Since I’ve been back, however, I’m not walking like a zombie down to the living room every night. I spent some time catching up on my favorite shows (I’m not anti-TV!), but I’ve spent most nights writing or reading. I’m waking up bright and early and spending time over coffee thinking about the novel I’m working on and making notes, with plans to start revising next week. I don’t have to coach myself into doing these things. I don’t feel pulled to watch TV (even though I’m just as tired in the evening) or guilty about not heading straight for the office in the morning. That mental argument against doing [insert old habit here] just isn’t happening now. I feel free to choose in a way I didn’t before the trip, when my habits felt like a ball and chain I had to fight against with every decision.
It’s significantly easier for me to create new habits because I was able to give myself some real separation from the old ones. And even though he was here at home, my partner found the same to be true for him because in all other ways his routines and old habits were upset during my absence.
Making it Work for You
The keys seem to be:
- removing yourself from your environment
- reducing exposure to “triggers” for bad habits
- breaking your routines entirely for a time
These keys will help you break your old habits by dissociating them from their triggers and giving you distance from the routines and environment connected to your habits. You’ll find you’re more of a clean slate. And though a three-week trip in a foreign country may not be possible for you, you can adapt these keys to your unique situation. For example, if you want to make time for writing in the evening instead of watching TV, you might do the following:
- Take a week’s vacation and don’t watch any TV during your trip. It’ll be easier than you think if you fill your time with fun activities and quality family time. Being out of your environment is the easiest way to get out of your routines and avoid familiar associations.
- At home, avoid going into the room where your TV lives at all costs. Don’t change into your comfy couch-potato clothes at night. Better yet, plan to leave your house for the evening every day for at least a week. This is a great excuse to try writing at a local café, or to attend some writerly events!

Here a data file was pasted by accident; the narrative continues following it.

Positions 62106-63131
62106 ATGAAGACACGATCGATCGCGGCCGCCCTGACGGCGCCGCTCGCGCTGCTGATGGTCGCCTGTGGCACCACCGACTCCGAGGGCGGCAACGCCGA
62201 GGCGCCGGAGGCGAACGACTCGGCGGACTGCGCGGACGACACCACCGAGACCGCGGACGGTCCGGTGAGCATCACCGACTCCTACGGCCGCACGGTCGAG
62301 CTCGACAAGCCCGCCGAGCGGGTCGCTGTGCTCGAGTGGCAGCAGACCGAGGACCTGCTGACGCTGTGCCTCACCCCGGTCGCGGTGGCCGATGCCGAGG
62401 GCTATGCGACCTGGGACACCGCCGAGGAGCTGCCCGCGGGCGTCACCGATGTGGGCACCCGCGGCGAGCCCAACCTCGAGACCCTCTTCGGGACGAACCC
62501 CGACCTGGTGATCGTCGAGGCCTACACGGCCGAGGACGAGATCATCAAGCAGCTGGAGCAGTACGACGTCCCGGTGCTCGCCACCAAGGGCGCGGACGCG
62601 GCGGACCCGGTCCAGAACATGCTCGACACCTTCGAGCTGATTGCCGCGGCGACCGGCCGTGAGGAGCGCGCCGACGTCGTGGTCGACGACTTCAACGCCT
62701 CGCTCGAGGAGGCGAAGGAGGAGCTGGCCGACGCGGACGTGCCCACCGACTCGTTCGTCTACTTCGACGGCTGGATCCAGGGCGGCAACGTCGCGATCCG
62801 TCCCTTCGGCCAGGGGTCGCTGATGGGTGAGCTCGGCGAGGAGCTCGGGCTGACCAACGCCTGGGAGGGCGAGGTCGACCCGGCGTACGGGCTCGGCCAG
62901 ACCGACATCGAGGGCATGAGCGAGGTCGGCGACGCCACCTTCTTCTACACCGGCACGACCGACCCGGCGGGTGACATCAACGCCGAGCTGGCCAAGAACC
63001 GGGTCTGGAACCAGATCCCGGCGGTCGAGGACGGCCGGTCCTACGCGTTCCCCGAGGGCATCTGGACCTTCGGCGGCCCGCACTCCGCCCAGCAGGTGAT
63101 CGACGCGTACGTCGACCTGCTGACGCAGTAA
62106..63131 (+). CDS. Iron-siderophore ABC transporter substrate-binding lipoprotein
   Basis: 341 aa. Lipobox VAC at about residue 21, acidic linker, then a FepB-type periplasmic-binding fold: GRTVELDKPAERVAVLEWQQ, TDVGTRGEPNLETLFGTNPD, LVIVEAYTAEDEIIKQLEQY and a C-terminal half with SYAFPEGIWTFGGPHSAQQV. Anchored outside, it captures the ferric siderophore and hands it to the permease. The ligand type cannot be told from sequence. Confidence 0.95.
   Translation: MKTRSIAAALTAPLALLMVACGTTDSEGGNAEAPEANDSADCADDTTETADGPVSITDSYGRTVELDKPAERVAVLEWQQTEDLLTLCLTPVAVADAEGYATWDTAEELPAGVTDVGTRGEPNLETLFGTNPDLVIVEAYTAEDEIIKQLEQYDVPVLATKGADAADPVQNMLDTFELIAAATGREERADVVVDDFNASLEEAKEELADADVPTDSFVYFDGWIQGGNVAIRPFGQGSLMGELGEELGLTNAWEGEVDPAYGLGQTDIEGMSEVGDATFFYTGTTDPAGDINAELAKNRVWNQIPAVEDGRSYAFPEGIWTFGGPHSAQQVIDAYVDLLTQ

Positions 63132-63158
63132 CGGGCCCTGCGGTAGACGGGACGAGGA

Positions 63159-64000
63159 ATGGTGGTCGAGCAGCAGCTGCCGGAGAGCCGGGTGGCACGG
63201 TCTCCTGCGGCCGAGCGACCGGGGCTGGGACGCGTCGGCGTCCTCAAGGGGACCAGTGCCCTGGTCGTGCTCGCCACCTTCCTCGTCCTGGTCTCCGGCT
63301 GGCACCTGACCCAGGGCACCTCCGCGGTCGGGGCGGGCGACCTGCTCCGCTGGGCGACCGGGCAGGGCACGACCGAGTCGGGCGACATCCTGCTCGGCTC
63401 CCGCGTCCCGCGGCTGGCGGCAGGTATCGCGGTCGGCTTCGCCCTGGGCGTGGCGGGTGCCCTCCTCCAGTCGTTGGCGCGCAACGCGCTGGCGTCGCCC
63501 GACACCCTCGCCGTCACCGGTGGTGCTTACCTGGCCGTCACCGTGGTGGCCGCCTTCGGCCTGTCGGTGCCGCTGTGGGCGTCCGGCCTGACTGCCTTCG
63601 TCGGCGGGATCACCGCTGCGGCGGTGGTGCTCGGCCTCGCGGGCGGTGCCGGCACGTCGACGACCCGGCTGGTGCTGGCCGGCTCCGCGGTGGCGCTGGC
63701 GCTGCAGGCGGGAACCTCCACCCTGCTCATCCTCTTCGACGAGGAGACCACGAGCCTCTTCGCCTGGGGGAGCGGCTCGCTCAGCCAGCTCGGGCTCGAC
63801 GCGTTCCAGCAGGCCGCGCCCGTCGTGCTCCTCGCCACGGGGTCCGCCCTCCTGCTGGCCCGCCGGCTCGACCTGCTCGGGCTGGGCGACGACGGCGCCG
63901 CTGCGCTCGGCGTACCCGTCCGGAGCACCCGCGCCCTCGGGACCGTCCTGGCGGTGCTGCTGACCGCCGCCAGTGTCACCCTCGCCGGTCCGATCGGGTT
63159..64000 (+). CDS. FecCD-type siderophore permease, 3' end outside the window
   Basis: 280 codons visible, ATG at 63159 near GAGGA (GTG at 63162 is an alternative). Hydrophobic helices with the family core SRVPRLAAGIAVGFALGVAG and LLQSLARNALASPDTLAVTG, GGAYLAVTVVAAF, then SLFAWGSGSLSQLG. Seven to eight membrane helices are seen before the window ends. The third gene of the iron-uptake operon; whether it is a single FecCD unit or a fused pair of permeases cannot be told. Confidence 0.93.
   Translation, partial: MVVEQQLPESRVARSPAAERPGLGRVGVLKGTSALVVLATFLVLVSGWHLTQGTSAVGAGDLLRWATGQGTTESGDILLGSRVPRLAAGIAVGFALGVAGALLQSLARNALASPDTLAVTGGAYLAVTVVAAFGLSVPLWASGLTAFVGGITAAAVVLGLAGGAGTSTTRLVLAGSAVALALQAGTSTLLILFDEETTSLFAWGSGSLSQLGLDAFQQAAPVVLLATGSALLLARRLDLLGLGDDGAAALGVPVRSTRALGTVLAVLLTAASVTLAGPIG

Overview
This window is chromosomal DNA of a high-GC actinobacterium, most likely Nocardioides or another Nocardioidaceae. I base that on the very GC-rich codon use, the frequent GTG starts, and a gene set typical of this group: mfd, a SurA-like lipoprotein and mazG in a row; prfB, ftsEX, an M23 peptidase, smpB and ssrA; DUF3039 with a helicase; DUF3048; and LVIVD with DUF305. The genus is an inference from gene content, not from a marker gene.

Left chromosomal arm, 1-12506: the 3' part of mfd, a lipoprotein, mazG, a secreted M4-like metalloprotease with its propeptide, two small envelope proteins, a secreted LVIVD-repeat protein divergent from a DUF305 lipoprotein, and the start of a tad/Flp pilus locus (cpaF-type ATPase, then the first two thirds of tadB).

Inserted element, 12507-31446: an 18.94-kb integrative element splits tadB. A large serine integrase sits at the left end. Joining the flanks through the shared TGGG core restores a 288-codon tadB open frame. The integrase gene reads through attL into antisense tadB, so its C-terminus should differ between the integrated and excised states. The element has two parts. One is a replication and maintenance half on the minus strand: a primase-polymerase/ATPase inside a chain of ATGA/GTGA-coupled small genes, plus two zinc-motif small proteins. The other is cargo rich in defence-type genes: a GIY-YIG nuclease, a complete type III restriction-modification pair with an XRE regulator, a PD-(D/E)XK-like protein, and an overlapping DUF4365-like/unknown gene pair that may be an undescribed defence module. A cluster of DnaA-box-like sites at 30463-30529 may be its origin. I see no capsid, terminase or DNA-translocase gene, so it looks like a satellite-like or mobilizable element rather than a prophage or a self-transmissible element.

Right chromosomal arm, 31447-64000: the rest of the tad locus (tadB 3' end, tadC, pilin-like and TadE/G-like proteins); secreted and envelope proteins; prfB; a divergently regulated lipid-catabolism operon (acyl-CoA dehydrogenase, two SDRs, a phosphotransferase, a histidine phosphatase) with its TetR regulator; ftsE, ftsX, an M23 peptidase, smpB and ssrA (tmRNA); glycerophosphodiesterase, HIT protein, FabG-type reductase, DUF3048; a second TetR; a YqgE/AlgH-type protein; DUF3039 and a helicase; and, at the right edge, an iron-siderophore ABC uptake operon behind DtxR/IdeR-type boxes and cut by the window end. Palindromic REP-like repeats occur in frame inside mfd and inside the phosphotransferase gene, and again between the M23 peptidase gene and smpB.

- Try to spend at least a week completely breaking your routines—don’t do anything you usually do at all. Don’t eat at the same time, drive the same way to work, or do the same chores in the same order. Shake it all up. This is easier to do while traveling, but you can do it at home with a little planning, too.
You’ll note that this process doesn’t introduce your new habits (unless you take advantage of your time out of the house to write). The idea here is to first break the connections to your old habits. It might take some finagling but the rewards are well worth it—isn’t it better to inconvenience yourself for a week instead of spending a year trying on and off?
One last piece of advice: The more deeply ingrained the habit, the more time you may need. If you’re really struggling, consider a longer vacation an investment in your writing career. Or, better yet, apply for a writing retreat, where you’ll have the added benefit of support from other writers to get your new habits going.
Let me know how your efforts turn out! And if you’ve had success cultivating better writing or reading habits, do share with the rest of us by commenting below.
Founder of The Writer’s Ally, Ally E. Machate is a bestselling book collaborator, award-winning editor, and expert publishing consultant who loves using her insider knowledge and experience with the publishing industry to lead serious authors toward success. She and her team live to help make great books happen, whether that means showing a writer how to improve a manuscript, get an agent, or self-publish; or coaching an author on growing her platform to sell more books. Since 1999, she has supported hundreds of authors on their publishing journey and takes pride in serving as their books’ best ally.